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Basically an economic snapshot is taken of the value of the assets owned by each party on the date of the marriage and on the date of their separation (the "valuation date"). Everything is counted and valued as at each of those two dates: the then current value of your records and books, furniture, car, bank debt, student loans, etc., etc. The values are what the items were worth on each of those two dates.

If you married in 1986 and owned a 1982 Ford, a stamp collection, a three year old TV and a couch when you got married, then the question is what was the value of each of those items on your marriage date in 1986. If any of these were still owned at your separation in, for example, 1995, then you set out the 1995 value for each item you still have on the date of separation (the valuation date). The Ford and TV are probably gone by separation date and the couch may have been purchased for $900 but by 1995 was worth only $25 at a garage sale. But the stamp collection which may have been worth $300 at the date of your marriage may now be worth $1,000. As a result you would enter the couch at $25 and the stamp collection at $1,000 for the valuation (separation) date values.

Once you have the values of the things you brought into the marriage (less any debts) you subtract that from the value of the things you owned at separation date, unless you got them during marriage as a gift or inheritance (after subtracting your valuation date debts) and end up with your Net Family Property (NFP). Do the same with your spouse's assets and debts to figure out his or her NFP. Then you deduct the lower NFP from the higher one and divide the difference in half. That figure is the amount of the equalization payment because, once it is paid by the richer to the poorer party they will each end up having assets of the same value. (One might still have more assets than the other because of the reasons mentioned next.)

This is complicated by the fact that there are certain things which aren't included in the calculations. The value at separation date of any inheritance or gift received by a party after marriage is excluded from his or her NFP. If you inherited $10,000 from your great aunt a few years before separating and spent it on a vacation or paid off the mortgage, none of it is left at separation and there is nothing to value or exclude. But if you put that money into a separate bank account, bought a painting or invested in stocks with it you could then value the bank account, painting or stocks as at the date of separation and would be able to exclude that amount. Sometimes the amount of the exclusion is greater than the value of the gift or inheritance when you got it because it has gone up in value in the meantime. There are other exclusions to keep in mind and special rules setting out when you can or cannot deduct the value of the matrimonial home in your name. Because of the importance these deductions and exclusions will have on figuring out any equalization payment, make sure you contact a knowledgeable family law lawyer to be clear about your rights and entitlements.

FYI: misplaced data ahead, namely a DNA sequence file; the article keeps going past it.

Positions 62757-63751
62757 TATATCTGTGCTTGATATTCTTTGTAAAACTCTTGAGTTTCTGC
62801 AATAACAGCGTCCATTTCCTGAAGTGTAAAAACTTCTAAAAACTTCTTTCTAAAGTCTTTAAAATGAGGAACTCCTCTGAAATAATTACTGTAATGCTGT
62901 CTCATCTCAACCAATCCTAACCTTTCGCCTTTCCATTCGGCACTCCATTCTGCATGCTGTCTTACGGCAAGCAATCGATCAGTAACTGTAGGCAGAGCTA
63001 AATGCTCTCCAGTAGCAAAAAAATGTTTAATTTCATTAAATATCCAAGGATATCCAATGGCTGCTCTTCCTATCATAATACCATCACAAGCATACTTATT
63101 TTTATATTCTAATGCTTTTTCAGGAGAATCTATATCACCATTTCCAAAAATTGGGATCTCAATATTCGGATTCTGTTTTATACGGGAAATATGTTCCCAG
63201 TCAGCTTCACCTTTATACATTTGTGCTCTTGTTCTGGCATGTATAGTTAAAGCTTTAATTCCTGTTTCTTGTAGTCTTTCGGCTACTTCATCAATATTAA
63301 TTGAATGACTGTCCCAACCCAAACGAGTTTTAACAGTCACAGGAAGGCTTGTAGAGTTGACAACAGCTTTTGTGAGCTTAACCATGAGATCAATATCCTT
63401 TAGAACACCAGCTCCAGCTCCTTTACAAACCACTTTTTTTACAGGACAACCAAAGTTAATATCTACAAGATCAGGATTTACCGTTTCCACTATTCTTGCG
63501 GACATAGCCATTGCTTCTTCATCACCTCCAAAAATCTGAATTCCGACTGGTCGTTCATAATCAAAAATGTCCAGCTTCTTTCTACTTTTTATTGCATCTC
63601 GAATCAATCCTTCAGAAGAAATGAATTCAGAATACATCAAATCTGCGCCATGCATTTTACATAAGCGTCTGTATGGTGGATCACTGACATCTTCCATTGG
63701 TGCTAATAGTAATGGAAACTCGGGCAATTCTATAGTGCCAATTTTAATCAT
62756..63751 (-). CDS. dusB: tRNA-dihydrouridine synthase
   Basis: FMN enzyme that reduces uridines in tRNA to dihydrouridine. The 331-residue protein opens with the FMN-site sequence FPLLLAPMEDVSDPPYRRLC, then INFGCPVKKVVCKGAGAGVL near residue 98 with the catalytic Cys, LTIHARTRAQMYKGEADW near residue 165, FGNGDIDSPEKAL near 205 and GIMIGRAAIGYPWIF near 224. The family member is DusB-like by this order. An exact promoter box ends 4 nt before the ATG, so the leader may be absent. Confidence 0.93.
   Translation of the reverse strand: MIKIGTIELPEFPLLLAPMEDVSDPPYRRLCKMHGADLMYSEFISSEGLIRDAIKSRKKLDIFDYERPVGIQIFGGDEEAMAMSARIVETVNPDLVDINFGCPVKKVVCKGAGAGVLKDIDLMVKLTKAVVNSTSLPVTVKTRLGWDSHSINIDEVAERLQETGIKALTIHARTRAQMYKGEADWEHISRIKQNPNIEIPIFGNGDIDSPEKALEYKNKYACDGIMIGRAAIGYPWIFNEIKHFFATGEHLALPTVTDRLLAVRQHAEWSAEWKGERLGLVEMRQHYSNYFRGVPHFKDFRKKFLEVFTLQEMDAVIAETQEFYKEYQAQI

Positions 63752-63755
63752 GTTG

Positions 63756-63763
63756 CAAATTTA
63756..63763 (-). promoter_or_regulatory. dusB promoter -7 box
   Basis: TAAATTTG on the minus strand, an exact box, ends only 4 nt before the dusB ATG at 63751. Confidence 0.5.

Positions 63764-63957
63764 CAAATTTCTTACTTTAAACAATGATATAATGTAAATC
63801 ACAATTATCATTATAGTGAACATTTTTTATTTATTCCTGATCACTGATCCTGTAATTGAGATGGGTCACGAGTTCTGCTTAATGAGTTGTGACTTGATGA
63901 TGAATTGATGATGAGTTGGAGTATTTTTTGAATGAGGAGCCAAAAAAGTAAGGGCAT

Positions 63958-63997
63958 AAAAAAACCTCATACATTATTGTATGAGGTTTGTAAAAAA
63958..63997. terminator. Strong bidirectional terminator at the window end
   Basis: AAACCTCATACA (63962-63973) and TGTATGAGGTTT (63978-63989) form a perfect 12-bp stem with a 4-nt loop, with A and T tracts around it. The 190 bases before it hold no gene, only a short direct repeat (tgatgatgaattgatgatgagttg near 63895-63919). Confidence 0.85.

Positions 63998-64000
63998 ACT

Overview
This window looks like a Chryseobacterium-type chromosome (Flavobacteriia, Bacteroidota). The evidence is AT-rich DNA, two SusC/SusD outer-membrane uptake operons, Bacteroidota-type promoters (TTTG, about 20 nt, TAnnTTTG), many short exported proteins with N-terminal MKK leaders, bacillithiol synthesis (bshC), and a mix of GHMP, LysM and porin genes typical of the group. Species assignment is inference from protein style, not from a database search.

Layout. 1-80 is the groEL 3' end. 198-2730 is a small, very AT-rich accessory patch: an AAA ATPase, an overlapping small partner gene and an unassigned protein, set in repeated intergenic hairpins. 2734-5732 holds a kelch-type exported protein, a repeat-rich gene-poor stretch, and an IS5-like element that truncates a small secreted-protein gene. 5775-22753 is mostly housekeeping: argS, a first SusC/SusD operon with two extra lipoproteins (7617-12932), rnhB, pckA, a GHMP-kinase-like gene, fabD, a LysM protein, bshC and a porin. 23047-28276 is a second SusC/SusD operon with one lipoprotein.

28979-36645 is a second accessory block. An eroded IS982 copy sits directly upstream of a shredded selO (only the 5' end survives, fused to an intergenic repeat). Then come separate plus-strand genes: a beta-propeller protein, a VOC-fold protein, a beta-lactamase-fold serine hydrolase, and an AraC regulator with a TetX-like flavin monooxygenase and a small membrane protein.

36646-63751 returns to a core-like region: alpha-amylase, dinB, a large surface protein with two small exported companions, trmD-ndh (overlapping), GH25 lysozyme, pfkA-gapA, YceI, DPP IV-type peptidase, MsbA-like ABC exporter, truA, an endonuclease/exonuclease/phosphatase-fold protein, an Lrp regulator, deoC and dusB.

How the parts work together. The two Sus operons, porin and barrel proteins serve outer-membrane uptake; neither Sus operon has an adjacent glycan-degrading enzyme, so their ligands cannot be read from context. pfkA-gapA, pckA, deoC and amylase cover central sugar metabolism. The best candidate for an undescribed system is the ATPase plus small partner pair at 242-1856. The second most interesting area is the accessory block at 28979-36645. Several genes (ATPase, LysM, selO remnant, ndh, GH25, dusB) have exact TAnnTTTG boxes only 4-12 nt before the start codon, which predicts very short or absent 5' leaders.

What is a "matrimonial home" and does it get any special treatment?

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Under the Ontario Family Law Act a matrimonial home is every property in which a person has an interest and that was ordinarily occupied by the person and his or her spouse as their family residence at the time of their separation. Ther can be more than one matrimonial home: a summer cottage, ski chalet, condo in Florida or time share unit used for vacations, etc. The matrimonial home in Ontario qualifies for special treatment in two ways.